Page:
Ahead of the (LA) Times
New Recipe experiments that took place in the Becks & Posh Test Kitchen during February 2007
The first of my resolutions for 2007 was to "Try a new recipe every week, if possible.". In January I started keeping notes, to remind myself which recipes might grace my kitchen table again in the future, and which ones I might rather put out with the trash. I continue the series today...
Oh verrines! Back in January, when Amanda and I started talking about plans for the first in our series of epic dinner parties, I told her that the next big thing were going to be verrines. I had fallen in love after seeing them on French language food blogs and I wanted an English-speaking verrine of my own. I insisted we put a verrine on our inaugural dinner menu. So when the LA Times declared the week before last that verrines are "the hottest trend you've never heard of", remember that if you were sharp-eyed enough, you saw it here first.
We used the recipe for Roquefort Trifle with French Butter Pear Relish in Thomas Keller's The French Laundry Cookbook. Keller's book is often accused of being to difficult to cook from, but some recipes, such as this one, are easy. It just requires some organisation and patience as there are four stages to complete before you put the
When following the Christine Manfield recipe for Honey & Sesame Beef with Rice Sticks from The Cook's Book edited by Jill Norman, I made a couple of bad judgement calls I would rectify if I were to make it again, which I might do - we enjoyed this dish, especially since we use Marin Sun Farms grass fed beef which was delicious. The recipe called for Thai chilies which I was unable to source so I used Serranos instead. The recipe said nothing about discarding the seeds so I kept them in and the end result was more spicy than it needed to be. I also cut the amount of (Marshall's) honey by half, scared it would be too sweet for our taste. It wasn't, and maybe more honey would have helped balance the heat a little better, so next time I should follow the instructions more carefully. I was unable to buy the required watercress at the market so I used rocket (arugula) from Star Route instead which was a successful substitute.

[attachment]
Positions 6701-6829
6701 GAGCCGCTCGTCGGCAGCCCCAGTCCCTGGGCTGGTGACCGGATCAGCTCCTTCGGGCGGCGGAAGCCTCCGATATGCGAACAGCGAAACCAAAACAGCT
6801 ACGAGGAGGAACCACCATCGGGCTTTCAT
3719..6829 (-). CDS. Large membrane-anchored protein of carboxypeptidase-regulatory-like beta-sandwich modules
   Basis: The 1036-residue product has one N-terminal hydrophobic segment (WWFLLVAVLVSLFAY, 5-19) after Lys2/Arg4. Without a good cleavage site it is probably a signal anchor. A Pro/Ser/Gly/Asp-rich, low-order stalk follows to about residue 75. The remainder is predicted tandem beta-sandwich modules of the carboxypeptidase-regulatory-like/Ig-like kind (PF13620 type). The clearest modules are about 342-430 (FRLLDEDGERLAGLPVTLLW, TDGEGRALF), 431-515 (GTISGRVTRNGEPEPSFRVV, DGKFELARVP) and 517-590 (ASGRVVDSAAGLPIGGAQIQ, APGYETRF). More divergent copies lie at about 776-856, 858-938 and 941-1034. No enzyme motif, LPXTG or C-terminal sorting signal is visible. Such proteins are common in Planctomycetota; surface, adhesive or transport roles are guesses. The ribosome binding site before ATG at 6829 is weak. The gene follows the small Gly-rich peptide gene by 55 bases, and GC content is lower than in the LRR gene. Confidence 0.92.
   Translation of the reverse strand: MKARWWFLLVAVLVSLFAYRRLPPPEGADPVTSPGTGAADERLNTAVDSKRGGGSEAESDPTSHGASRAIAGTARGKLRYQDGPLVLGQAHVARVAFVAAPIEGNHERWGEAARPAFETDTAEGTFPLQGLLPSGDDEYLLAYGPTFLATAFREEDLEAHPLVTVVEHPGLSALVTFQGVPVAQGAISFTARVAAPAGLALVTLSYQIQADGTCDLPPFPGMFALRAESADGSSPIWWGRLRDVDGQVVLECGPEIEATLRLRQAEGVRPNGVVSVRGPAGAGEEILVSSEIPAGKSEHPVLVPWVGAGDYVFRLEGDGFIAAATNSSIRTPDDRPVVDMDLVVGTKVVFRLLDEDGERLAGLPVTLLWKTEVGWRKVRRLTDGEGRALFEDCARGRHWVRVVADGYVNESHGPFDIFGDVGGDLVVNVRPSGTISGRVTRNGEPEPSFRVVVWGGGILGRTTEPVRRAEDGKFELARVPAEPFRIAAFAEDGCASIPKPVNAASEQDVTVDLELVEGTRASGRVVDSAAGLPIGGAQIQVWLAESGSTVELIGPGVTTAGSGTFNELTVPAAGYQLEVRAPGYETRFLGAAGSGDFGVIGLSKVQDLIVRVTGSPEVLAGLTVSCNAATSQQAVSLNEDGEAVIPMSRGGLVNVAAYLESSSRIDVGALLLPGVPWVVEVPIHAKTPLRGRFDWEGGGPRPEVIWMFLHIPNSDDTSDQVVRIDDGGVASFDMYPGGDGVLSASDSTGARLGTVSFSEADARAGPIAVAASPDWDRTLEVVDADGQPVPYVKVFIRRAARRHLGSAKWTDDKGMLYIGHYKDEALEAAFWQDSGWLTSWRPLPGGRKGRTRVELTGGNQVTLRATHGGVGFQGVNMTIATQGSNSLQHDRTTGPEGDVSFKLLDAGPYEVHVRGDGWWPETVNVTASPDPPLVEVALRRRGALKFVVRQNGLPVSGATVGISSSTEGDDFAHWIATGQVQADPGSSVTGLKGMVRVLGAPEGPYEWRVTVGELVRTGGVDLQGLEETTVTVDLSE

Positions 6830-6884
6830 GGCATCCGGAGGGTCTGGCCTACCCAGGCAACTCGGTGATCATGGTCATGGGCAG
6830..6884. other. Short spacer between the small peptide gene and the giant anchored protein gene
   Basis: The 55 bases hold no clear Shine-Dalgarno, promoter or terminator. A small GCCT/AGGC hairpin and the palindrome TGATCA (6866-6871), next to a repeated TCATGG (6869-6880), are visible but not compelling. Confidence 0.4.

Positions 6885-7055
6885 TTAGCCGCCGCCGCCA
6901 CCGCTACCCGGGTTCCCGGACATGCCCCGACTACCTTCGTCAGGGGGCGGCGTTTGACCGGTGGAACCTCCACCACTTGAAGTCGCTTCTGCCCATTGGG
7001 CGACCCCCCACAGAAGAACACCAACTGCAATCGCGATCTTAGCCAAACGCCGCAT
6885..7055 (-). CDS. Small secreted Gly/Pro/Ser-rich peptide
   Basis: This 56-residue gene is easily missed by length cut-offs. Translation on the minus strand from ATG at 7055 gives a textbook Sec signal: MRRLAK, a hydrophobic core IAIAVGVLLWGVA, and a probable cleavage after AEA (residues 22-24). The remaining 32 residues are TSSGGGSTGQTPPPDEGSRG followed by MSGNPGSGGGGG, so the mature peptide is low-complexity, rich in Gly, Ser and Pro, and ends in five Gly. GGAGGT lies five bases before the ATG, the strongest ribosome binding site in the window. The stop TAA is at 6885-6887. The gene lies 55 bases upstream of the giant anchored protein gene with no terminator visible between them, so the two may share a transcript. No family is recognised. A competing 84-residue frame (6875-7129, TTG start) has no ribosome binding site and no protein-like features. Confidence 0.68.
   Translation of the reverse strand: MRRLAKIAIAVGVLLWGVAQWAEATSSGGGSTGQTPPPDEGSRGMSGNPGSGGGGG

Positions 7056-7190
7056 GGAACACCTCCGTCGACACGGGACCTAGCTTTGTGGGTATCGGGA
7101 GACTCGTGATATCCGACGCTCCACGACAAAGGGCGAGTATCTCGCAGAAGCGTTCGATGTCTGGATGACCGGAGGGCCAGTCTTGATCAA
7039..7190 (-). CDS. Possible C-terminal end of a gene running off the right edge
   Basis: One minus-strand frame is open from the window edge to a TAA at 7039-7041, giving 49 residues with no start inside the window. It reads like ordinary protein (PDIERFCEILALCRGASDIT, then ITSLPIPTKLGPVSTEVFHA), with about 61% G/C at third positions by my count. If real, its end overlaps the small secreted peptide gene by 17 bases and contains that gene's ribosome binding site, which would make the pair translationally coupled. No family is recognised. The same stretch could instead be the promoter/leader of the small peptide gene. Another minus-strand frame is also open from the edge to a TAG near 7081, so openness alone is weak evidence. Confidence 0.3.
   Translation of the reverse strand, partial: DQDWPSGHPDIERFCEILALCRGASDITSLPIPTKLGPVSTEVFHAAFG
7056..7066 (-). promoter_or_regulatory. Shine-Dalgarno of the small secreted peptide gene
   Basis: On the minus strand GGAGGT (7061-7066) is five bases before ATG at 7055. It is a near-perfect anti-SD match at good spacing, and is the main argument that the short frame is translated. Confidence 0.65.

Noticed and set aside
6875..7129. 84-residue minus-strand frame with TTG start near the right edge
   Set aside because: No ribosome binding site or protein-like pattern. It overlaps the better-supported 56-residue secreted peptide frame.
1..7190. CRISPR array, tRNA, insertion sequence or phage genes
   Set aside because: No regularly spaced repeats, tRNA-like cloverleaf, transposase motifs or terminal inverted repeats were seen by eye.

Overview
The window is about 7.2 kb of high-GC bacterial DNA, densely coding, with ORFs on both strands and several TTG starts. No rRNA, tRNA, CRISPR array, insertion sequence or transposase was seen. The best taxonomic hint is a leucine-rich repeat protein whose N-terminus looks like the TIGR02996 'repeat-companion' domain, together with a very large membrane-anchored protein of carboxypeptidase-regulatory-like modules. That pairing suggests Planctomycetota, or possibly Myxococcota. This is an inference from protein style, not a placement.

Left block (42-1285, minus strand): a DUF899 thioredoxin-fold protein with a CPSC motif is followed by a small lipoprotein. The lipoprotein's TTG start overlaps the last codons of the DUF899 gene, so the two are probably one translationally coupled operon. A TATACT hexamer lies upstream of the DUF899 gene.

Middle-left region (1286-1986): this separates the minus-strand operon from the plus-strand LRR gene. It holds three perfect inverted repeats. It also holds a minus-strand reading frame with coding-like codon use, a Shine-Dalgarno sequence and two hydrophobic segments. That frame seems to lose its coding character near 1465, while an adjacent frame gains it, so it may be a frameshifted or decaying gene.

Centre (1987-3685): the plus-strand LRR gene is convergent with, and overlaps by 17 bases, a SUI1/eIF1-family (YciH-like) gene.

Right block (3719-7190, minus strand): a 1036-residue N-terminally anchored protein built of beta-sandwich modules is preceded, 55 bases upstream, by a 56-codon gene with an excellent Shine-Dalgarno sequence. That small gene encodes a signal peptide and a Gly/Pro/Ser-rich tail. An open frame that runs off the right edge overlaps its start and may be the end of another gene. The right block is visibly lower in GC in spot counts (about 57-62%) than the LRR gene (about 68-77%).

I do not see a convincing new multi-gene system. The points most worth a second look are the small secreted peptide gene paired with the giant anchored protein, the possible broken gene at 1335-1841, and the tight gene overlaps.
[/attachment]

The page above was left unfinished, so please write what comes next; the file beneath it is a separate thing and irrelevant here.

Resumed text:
The foreplay between me and Nigel had really lasted too long. I needed to get down to the nitty gritty and do it with him. It wasn't hard to choose, I needed his pork.
Pork with Cashews, Lime and Mint. OK, this recipe sucked when I made it. It looked almost exactly like the tempting picture in the book, but the lime element totally overpowered the other ingredients. Here is a copy of the (unedited) notes I made at the time of cooking:
pork with cashew nits and lime from Nigel Slater
Disappoinitng - too much lime! fred loved it? did mise en place which really helped the organisation - don't like slater's suggest meanwhiele... (like chop all thos ingredients in the time it takes to cook the pork = < than 3 minuutes I dont think so) next time - less lime, more fish sauce, more nuts, more herbs, maybe extra herbs on top maybe by a ok or do it in the non-sick because it overcooked a bit on the bottome of the all-clad - all the other flavours were drowned out by the lime, check i read the recipe right - he said big juicy limes and CA limes really ARE fat and juicy